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More Rain Swells Fox River To Record Levels

CHICAGO (CBS) — A fresh round of thunderstorms overnight swelled already swollen lakes and rivers in the northern suburbs, with the Fox River rising to record levels Thursday morning.

The flooded Fox River and Des Plaines River began receding in recent days, after reaching near-record levels in the wake of last week’s storms. Overnight, more heavy rains hit the northern and northwestern suburbs again, sending water levels rising again.

In Algonquin, all eyes again were on the Fox River on Thursday, where many homes were still surrounded by sandbags more than a week after flooding began.

Fox River Drive has flooded in Algonquin, and drains essentially have become useless.

Although the Fox River crested a couple days ago, overnight rains have raised the water level to 12.77 feet near Algonquin, as of 10:30 a.m. That’s a new record, nearly an inch higher than the previous record of 12.7 feet, set in April 2013. Flood stage for that section of the river is 9.5 feet.

According to the National Weather Service, the river is expected to crest again later Thursday at about 13 feet.

The sandbags outside Mark Korczyk’s home are keeping hundreds of thousands of gallons of water at bay. If they don’t hold, he could end up like his neighbor, Phil Barnes.

“We’d probably be up to calf level in this room if we weren’t sandbagging,” Barnes said from the back deck outside his sunroom.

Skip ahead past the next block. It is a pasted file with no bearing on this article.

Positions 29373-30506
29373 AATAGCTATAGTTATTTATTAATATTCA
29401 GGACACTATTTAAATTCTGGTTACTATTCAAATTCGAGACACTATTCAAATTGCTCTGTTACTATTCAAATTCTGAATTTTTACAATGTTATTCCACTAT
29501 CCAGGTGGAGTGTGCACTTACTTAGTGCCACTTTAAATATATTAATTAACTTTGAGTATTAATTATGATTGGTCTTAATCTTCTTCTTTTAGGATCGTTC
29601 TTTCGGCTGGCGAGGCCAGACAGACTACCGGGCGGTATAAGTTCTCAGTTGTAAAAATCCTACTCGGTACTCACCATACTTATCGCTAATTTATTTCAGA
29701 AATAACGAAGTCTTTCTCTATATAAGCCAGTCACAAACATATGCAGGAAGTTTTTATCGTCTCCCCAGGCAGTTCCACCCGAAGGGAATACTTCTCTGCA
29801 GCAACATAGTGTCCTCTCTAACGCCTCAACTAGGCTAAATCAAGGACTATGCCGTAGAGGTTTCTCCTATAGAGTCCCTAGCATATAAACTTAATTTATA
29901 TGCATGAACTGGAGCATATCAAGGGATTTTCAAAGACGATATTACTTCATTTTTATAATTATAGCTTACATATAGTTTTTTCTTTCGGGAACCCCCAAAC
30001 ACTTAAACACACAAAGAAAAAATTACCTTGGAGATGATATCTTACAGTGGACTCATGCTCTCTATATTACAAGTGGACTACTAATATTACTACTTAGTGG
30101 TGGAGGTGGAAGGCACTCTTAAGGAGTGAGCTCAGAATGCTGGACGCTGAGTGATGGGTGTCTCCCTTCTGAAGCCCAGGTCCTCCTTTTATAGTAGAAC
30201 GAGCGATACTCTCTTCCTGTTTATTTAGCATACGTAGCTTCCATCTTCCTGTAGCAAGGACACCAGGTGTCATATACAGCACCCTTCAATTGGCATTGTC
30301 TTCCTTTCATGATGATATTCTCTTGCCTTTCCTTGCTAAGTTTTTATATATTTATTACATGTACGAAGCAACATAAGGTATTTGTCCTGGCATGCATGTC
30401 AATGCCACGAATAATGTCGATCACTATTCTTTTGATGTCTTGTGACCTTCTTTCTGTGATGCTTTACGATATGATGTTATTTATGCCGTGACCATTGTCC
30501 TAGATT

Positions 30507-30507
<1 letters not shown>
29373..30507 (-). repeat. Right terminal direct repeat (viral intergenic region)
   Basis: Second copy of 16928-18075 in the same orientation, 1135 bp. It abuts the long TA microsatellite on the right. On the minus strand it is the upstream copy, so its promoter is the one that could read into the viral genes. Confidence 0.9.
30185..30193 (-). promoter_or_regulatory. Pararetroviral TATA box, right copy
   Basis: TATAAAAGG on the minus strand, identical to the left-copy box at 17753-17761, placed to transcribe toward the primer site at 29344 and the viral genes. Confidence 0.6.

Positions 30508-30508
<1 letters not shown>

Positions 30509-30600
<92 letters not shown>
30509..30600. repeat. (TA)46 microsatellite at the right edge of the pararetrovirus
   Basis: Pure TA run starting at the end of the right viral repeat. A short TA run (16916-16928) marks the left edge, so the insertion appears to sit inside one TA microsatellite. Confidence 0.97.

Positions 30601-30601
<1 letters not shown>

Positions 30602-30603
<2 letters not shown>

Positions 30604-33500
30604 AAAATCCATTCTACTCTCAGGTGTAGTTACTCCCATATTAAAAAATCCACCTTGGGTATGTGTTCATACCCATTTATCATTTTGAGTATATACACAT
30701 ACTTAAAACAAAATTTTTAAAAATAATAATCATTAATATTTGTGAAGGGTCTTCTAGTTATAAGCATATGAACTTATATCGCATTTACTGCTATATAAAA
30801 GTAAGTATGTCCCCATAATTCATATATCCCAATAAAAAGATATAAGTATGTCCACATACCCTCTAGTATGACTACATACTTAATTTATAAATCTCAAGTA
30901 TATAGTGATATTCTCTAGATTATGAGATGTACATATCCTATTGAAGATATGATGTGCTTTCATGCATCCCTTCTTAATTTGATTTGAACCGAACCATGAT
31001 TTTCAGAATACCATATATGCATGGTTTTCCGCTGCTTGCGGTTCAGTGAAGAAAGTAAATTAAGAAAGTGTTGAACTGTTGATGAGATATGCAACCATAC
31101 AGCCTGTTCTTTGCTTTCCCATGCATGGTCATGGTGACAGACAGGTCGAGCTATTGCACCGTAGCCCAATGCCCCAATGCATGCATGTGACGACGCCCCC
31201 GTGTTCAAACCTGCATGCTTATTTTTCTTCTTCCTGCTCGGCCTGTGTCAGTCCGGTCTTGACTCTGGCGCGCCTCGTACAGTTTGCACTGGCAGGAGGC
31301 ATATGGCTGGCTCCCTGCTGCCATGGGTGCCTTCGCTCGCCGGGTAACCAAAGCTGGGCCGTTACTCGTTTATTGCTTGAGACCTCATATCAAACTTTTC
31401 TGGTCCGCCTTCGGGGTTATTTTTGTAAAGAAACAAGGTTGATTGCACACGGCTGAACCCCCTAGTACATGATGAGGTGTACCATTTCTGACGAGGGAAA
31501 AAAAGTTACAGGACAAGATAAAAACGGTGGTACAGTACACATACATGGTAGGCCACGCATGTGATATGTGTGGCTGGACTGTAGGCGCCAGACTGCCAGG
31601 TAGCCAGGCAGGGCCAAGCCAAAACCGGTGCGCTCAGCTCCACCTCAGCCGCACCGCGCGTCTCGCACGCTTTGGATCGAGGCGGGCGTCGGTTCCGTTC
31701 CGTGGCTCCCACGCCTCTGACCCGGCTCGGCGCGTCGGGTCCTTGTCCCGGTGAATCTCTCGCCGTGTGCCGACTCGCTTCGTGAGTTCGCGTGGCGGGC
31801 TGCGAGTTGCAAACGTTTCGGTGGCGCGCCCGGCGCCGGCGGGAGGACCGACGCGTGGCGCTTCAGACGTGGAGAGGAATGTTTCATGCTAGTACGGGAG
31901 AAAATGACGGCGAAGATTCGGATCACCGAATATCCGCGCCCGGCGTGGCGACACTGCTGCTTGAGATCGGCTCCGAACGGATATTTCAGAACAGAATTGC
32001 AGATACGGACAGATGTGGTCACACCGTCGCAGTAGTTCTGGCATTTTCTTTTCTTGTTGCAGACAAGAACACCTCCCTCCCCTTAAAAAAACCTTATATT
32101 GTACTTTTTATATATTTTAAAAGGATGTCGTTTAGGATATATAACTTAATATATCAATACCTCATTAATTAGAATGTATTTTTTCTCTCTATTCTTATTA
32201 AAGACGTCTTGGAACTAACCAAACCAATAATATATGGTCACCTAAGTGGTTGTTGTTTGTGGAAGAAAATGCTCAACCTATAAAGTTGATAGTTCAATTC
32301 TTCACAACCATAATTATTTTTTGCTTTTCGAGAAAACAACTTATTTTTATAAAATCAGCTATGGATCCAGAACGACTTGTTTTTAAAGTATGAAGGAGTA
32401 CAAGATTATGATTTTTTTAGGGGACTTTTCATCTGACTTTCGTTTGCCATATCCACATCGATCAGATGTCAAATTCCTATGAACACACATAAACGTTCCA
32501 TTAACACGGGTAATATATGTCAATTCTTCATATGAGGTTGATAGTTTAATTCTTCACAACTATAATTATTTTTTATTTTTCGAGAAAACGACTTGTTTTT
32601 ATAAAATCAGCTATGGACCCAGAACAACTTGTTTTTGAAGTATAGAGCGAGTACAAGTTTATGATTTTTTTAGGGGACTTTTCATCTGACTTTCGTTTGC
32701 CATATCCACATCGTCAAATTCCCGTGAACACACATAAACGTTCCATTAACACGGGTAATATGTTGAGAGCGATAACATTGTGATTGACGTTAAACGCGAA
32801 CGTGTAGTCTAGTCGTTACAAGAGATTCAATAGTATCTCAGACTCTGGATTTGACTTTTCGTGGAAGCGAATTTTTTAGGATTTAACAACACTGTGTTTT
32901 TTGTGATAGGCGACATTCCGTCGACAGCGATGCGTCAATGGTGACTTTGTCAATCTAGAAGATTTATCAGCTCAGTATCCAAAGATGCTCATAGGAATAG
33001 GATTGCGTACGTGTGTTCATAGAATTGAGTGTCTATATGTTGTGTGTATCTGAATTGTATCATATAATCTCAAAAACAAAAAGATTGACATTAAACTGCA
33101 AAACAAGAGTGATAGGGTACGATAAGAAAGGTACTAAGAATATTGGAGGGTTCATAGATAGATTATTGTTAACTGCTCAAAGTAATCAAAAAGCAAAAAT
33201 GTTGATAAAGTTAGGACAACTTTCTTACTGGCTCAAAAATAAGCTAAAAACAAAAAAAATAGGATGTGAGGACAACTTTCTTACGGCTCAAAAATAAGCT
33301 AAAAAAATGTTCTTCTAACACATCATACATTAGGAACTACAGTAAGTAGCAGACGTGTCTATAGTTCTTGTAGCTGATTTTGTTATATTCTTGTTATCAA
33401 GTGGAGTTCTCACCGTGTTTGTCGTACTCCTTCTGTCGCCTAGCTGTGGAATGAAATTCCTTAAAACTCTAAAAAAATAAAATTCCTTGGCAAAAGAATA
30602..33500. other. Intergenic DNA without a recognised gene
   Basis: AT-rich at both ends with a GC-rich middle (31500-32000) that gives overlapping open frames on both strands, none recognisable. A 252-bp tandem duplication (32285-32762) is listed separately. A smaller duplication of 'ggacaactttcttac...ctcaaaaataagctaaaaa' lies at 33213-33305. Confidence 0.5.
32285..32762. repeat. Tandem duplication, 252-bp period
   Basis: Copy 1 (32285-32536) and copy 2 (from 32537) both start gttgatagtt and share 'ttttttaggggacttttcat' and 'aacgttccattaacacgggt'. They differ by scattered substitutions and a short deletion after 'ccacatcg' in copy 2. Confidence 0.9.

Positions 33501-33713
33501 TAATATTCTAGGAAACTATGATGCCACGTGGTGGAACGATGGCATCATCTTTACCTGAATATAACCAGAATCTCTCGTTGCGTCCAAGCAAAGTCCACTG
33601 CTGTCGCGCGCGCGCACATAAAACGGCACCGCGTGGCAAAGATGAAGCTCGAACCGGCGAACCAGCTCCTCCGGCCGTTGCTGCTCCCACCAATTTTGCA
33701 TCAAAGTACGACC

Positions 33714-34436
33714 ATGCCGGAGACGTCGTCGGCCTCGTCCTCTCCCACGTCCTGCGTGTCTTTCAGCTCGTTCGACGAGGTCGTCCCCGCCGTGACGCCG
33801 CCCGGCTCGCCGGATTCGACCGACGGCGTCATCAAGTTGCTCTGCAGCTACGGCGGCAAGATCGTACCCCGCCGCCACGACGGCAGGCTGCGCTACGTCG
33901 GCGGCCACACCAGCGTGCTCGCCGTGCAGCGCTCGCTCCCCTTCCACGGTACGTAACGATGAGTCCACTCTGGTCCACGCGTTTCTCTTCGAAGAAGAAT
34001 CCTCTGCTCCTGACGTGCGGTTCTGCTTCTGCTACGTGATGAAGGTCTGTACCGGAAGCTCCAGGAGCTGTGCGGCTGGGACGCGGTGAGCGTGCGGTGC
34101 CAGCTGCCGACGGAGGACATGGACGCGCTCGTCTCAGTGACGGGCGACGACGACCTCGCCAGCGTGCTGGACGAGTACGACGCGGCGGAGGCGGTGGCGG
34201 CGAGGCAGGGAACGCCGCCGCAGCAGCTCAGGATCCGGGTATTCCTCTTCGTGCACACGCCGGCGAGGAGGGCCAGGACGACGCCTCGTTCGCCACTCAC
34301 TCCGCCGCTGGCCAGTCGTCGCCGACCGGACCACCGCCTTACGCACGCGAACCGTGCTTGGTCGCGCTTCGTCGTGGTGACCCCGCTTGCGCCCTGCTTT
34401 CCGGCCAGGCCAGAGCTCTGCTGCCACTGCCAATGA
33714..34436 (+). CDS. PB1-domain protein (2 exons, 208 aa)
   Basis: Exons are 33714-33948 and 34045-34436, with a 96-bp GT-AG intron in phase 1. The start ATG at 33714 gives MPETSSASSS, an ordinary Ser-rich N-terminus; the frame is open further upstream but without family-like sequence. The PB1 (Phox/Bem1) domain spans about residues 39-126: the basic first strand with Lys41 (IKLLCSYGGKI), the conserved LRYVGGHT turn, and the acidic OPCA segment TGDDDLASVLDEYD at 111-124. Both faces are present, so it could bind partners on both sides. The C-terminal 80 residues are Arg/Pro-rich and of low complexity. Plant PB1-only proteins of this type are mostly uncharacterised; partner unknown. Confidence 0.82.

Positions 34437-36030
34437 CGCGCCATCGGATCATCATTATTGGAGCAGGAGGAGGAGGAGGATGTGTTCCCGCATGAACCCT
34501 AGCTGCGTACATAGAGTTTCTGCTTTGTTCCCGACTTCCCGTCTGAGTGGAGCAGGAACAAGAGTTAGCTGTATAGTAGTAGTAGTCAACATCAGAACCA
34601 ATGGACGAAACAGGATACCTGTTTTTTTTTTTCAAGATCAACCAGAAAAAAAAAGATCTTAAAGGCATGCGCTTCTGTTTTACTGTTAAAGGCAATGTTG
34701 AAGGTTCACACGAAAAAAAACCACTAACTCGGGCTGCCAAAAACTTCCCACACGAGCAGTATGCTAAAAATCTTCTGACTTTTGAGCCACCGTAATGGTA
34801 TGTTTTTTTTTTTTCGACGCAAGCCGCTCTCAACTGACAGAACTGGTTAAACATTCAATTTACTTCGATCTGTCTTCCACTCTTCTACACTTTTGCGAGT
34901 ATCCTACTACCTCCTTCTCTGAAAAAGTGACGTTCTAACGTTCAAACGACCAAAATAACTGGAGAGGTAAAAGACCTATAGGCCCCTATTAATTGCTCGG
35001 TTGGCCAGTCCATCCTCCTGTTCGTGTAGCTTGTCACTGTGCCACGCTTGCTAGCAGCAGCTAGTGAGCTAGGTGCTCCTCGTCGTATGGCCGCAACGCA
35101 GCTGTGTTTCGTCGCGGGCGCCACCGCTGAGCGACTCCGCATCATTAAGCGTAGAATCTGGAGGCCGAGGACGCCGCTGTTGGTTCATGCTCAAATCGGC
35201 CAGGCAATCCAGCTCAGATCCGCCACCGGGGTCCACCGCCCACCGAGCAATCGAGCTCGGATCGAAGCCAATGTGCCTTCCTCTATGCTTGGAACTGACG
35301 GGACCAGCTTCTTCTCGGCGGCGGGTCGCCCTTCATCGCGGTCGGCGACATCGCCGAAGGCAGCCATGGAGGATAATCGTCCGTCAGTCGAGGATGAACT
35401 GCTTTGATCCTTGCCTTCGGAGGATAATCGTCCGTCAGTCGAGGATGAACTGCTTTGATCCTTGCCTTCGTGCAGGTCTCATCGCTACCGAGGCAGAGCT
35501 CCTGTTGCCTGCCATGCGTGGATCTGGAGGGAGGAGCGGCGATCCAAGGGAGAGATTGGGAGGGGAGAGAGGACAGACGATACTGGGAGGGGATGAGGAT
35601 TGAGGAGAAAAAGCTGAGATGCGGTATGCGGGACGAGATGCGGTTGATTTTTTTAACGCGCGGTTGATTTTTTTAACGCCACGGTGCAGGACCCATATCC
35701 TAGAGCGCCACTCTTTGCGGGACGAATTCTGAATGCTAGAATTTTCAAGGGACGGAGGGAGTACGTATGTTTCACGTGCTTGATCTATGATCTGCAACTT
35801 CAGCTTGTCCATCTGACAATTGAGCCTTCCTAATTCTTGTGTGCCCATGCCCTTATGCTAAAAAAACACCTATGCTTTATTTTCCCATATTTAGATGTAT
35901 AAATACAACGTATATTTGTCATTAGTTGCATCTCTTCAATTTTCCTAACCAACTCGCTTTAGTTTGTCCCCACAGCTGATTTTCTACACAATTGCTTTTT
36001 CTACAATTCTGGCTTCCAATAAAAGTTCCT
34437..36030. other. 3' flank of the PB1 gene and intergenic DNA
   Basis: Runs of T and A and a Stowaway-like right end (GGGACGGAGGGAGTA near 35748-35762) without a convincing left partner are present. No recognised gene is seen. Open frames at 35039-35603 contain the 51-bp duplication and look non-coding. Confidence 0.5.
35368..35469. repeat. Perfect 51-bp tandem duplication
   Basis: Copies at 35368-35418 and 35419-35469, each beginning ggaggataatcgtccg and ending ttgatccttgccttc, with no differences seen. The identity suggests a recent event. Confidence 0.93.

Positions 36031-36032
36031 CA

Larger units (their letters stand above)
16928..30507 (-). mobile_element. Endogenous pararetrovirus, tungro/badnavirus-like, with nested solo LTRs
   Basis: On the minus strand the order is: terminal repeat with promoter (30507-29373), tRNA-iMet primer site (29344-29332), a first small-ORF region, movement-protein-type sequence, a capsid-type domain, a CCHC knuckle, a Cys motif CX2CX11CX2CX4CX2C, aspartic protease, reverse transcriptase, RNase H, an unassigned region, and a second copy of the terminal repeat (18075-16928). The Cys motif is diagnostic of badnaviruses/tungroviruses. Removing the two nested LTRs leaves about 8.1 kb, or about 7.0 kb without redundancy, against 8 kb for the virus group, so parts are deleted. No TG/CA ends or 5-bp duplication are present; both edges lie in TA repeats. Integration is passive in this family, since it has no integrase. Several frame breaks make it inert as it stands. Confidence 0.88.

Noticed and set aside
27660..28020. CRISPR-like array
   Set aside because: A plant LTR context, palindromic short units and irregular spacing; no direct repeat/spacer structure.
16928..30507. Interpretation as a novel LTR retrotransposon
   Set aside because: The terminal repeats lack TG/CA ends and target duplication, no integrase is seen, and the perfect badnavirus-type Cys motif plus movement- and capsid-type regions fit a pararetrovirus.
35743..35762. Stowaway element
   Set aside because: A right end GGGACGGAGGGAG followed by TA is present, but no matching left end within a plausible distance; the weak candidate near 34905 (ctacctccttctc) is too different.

Barnes said the situation in his back yard dramatically worsened overnight as heavy rains fell.

“I look out, and now it’s just unbelievable, and I can only imagine what it’s going to be when we get more rain. I mean there’s nowhere for any of this water to go, except for up and in the house. So we’re going to try desperately to just keep adding up layers of sandbags, and building the wall higher and higher,” he said.

He’s trying to get by with a little help from his friends, like 56-year-old Barbara Hawk, who lives on higher ground.

“Our best friends are here. We love them, and anything we can do to help, we’re here to help,” she said.

The Des Plaines River also was rising again Thursday morning, although it was still more than a foot below the highest levels it reached after last week’s storm.

Both rivers were expected to slowly recede over the next several days, but likely won’t reach normal levels until sometime next week. However, there is more rain in the forecast over the next couple days in the Chicago area, so if the northern suburbs continue to get more rain, it could take even longer for floodwaters to go down.

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